Title: Blade Runner 2049
Release Date:
 October 6, 2017
Cast: Ryan Gosling, Harrison Ford, Ana de Armas, Sylvia Hoecks, Robin Wright, Jared Leto
Director:  Denis Villeneuve
Studio:  Alcon Entertainment, Scott Free Productions, Columbia Pictures
Distributor: Warner Bros. Pictures
IMDB | Rotten Tomatoes | Wikipedia

Spoilers: Low

Blade Runner has long been one of those pieces of fiction held on high as absolute. Blade Runner is classic! Blade Runner defines the genre! Blade Runner is also very strange. Not least because of its tumultuous history and its numerous versions.

So now comes a sequel, 35 years removed.

There are changes and there are similarities. Harrison Ford is back as Deckard – now 30 years older, grizzled, and living on the run. But he’s not the lead. That would be Ryan Gosling as K, a new era blade runner hunting Replicants. Ridley Scott is out as director and replaced instead by Denis Villeneuve (Prisoners, Arrival, and Sicario), while writing duties have been handled by both Hampton Francher (who wrote the original Blade Runner) as well as Michael Green.

Essentially, in production alone, it is very much an evolution from the original and not a complete deviation. That vibe plays through the entire film. It supremely continues from the first. The world is the same but different, the hero is the same but different, and the enemies are the same… but different.

The acting is stellar across the board. Ryan Gosling is absolutely perfect in his role as K, playing the perfect variant of his cool and collected Drive persona. Ford’s Deckard is a bit more talkative than the original but just as grizzled as ever. Jared Leto’s portrayal of Wallace is alien, despite the familiarity of the character, and both Ana de Armas and Sylvia Hoecks both bring emotion to their roles in the most astounding manner.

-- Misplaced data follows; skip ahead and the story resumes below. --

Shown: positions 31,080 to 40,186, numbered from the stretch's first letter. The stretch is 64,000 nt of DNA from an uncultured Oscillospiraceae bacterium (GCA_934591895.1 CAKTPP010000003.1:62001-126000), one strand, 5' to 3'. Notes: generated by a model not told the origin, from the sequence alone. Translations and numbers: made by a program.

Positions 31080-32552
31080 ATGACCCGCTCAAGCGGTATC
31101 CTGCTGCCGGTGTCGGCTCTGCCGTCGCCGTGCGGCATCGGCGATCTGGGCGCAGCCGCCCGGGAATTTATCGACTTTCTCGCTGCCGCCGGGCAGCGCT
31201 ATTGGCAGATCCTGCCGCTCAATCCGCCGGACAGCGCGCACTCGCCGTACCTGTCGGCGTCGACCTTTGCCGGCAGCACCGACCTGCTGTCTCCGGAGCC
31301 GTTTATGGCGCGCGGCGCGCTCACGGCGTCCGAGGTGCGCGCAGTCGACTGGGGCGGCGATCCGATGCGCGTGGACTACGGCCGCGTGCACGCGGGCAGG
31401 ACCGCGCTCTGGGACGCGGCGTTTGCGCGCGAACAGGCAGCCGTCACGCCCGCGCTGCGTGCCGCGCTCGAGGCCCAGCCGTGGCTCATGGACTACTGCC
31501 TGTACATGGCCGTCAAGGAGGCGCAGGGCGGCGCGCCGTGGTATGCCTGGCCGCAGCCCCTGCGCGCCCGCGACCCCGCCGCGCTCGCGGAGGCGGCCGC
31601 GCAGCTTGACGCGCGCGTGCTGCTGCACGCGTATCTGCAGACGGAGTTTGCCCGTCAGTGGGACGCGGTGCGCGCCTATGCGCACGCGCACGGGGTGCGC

Visually the movie is absolutely gorgeous. Its depictions of the future LA is as grimy and neon as the original – not to mention rain-slick. The style has moved on from the eighties take on the future from the original but only just so. And the world-building done in the film is a believable continuation of what we saw in the original.

The same can be said for the actual plot of the film. I won’t be going into any story details except to say that it is a helluva a ride. Anything more than that might spoil the experience.

But for those who might be worried: nothing in this film ruins the original’s mystique.

It only enhances the possibilities and continues on with those themes of what it means to be human. It is a puzzle piece that fits neatly next to its predecessor without altering its magic in the slightest. Blade Runner 2049‘s plot is not that of a lazy, action-focused sequel cash grab. We don’t see the original hero show up just to shoot bigger guns at bigger bad guys. It is developed and deep, calling up new questions and presenting thoughts the original did not.

Blade Runner 2049 is in theaters now, and you need to see it!

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